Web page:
Most people have known something about this. My own parents undoubtedly loved me, but never really said this nor knew how to express it. So the few memories I have of them when I was young are mainly somewhat painful and hurtful memories. The authors argue that dealing with those hurts with the help of Christ is the only way to proceed.

Of interest, what I had written above about Jesus being forsaken I had penned before I had got this book. Thus I was interested and pleased to see that the authors in fact spend an entire chapter (Ch. 10) on this reality of Jesus being forsaken and how that relates to our own healing.

The plaintive words of Jesus recorded in Matt. 27 are of course taken from Psalm 22:1 and the verses that follow. Allender speaks of how this Psalm still touches him so very deeply, 50 years on from when he first read it:

There is something in the cry that resounds through the ages and seeps into every nook and cranny with an ache that feels too dark to bear and too holy not to hear. Jesus did not cry quietly. His words were not merely a reaction to what he was enduring physically; rather, they were a lament of utter abandonment and dereliction.

 

I believe that this is the point in the gospel story where we are meant to enter Jesus’ trauma and our own. Here he who is God’s Son was no longer an honored heir; he was an orphan. He who was a friend in communion with his disciples was now rejected because of their inability to stand by him; He was a stranger. He who was intimate with the Father and Spirit was bereft and alone, cut off from the holy dance of love; he was a widower.

 

It is crucial to understand that the greatest suffering one could endure in the Hebrew Bible came from the threat of being made an orphan, stranger, or widow. In any attempt to comprehend Jesus’ inconceivable suffering, this trilogy is the most useful lens. In taking on the sin of the world, he became the sacrificial lamb of God, the one who bore the full weight of the human condition in order to arrest the betrayal of the orphan, the powerlessness of the stranger, and the ambivalence of the widow. He became the lonely son, the exiled stranger, and the isolated widower, providing a way for all forms of death to be swallowed up in the vision of new life. In trauma we either succumb to some type of death, or we transcend it through holy lament, transforming it into priestly remembrance, prophetic imagination, and royal authority. pp. 157-159

By being united to Christ, we are no longer orphans. Just yesterday on the social media I shared a video about a shelter dog that was finally adopted by a loving couple. The video shows the dog clinging fiercely to the woman as they drive the dog to its new home. You can see the emotion in the dog, with its tail wagging furiously, as he realises he is finally going to a real home with real loving owners.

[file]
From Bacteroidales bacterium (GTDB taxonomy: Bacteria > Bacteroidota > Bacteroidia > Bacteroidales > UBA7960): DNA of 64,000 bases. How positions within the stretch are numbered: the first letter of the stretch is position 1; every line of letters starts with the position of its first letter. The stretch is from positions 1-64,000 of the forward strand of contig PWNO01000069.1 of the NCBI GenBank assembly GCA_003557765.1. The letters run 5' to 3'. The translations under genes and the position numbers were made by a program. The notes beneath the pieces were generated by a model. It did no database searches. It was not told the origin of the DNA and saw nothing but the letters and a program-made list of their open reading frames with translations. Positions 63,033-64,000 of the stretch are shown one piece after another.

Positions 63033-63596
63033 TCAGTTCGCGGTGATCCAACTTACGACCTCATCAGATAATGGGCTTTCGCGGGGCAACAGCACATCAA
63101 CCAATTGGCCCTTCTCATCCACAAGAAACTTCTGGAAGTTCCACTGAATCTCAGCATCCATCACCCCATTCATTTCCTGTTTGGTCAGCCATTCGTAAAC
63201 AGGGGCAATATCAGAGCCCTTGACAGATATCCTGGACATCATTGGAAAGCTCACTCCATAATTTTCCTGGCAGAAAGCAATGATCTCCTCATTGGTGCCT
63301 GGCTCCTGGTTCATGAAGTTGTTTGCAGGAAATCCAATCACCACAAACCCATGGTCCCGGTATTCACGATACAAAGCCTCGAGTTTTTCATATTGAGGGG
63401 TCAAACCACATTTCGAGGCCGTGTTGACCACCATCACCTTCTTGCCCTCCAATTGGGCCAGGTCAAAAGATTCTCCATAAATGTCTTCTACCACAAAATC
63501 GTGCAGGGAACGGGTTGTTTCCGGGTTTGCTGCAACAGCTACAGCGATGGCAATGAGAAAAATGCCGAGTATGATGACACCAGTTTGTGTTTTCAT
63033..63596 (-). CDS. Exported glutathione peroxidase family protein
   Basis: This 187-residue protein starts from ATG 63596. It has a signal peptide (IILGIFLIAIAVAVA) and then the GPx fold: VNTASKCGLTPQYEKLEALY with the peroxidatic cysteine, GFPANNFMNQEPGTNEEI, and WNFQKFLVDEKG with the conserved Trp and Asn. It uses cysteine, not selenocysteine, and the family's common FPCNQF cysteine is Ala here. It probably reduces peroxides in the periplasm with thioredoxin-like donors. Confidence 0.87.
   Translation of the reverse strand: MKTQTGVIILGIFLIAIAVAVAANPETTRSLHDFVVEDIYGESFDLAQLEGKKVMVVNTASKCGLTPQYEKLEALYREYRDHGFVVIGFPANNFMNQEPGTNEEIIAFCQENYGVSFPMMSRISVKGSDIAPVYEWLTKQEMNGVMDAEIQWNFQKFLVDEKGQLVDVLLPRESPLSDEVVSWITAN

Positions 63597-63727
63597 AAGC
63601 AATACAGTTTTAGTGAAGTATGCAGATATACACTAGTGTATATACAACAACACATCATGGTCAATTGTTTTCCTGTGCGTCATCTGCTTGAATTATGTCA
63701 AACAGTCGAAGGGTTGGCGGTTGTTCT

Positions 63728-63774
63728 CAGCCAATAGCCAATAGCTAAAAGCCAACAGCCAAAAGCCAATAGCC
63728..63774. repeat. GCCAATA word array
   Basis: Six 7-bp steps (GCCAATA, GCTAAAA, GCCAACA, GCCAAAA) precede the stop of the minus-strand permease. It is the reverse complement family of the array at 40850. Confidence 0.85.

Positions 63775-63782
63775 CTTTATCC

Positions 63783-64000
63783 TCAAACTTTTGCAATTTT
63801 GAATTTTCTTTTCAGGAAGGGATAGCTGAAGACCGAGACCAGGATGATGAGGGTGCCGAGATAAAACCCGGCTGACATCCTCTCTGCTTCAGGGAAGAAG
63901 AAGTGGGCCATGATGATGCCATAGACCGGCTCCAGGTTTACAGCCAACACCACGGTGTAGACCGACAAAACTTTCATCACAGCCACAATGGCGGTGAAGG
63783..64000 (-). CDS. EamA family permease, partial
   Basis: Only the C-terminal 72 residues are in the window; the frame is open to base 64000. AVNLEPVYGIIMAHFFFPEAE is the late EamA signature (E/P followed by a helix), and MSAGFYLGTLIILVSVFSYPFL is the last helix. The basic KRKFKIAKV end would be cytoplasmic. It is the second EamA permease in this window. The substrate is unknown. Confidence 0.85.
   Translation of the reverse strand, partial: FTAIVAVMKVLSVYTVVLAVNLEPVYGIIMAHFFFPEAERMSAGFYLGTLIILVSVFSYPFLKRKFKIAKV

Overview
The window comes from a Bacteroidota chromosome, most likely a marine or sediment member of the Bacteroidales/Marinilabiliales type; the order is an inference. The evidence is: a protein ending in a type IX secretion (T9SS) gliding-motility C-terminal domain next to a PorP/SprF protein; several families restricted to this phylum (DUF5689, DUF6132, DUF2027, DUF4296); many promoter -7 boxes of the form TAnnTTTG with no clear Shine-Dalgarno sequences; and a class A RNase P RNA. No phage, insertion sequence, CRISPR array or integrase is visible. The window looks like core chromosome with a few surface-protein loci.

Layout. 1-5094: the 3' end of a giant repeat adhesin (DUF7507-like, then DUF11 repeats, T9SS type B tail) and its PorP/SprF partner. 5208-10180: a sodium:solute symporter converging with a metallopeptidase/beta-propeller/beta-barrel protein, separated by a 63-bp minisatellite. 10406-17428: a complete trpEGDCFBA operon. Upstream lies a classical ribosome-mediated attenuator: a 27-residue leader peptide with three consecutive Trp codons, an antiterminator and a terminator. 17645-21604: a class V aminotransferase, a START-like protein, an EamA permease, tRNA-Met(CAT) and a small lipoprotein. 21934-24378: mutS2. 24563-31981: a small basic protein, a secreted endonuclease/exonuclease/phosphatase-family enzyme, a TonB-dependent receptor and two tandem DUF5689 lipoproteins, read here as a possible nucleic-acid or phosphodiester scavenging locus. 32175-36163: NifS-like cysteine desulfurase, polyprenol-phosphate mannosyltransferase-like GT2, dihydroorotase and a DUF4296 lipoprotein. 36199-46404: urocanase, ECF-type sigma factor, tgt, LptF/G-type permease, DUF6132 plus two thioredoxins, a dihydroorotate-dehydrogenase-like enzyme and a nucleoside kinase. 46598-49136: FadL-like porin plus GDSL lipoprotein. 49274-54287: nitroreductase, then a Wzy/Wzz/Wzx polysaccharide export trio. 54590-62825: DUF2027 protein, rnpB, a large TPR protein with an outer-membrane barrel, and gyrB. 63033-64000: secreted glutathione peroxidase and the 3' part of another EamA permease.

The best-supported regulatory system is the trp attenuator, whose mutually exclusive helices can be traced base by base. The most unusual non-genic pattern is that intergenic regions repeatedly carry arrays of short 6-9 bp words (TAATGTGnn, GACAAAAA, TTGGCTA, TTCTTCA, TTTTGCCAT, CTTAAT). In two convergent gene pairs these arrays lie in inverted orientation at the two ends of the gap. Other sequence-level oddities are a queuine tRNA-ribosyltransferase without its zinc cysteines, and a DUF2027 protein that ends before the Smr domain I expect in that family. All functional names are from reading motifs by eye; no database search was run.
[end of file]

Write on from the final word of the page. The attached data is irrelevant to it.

It has these words: “This is Seiko. He was just adopted. Now that he finally has a human of his very own, he’s never letting go.” It is actually quite a moving video – and there are a number of them like that. Here is the link: https://www.instagram.com/weratedogs/reel/C6rx0zzPI6P/

When I posted it, I said this: “These things always offer me sermon material: we too should have exceedingly great joy in being adopted into God’s family, and should never want to let go”. And all this ties in perfectly with what this chapter is talking about.

We all feel like orphans, like castaways, like rejects, like failures. We feel unwanted and unloved. Coming to Christ and accepting his love and forgiveness is the first step in being healed of these deep wounds and painful experiences. In Christ, we are NO LONGER ORPHANS!

They close that chapter this way:

Jesus is our King, and we are his bride. He has suffered the ultimate shame through abandonment, isolation, bereavement, and all the trauma hell can pour out. He drank the cup and took in the sour wine of sin and judgement and rose up on the third day. All the trauma we have known, he knows. The writer of Hebrews says, “For we do not have a high priest who is unable to emphathize with our weaknesses, but we have one who has been tempted in every way, just as we are – yet he did not sin” (Heb. 4:15). The good news of the resurrection cannot transform our trauma unless we know that our orphaned, exiled and be revived hearts are heard and felt by the one who rescues us. Without a divine attunement, redemption would be a concept, not a felt reality. Without divine containment, we would not be sufficiently grounded in hope. Without divine repair of rupture, we would remain orphans and aliens bound in our shame and left as widows who cannot love or be loved.

 

Jesus asked for the cup of sorrows to pass, but not without being willing to drink it down on our behalf. In so doing, he offered us the privilege of both drinking the cup of his blessing and joining him in lament….

 

When Jesus became an orphan, stranger, and widow, our suffering was absorbed into the glory of his kingdom. Jesus is our Priest who is attuned to our struggle and speaks to the Father on our behalf as a brother. He is our Prophet who contains our waywardness by calling us to become who we are meant to be as a friend. He is our King who repairs our ruptured relationship with God and leads us like a good shepherd to all the good provisions of life. As he lives out what it means to be a priest, prophet, and king, we are called as well to use our heartache to birth goodness. pp. 169-170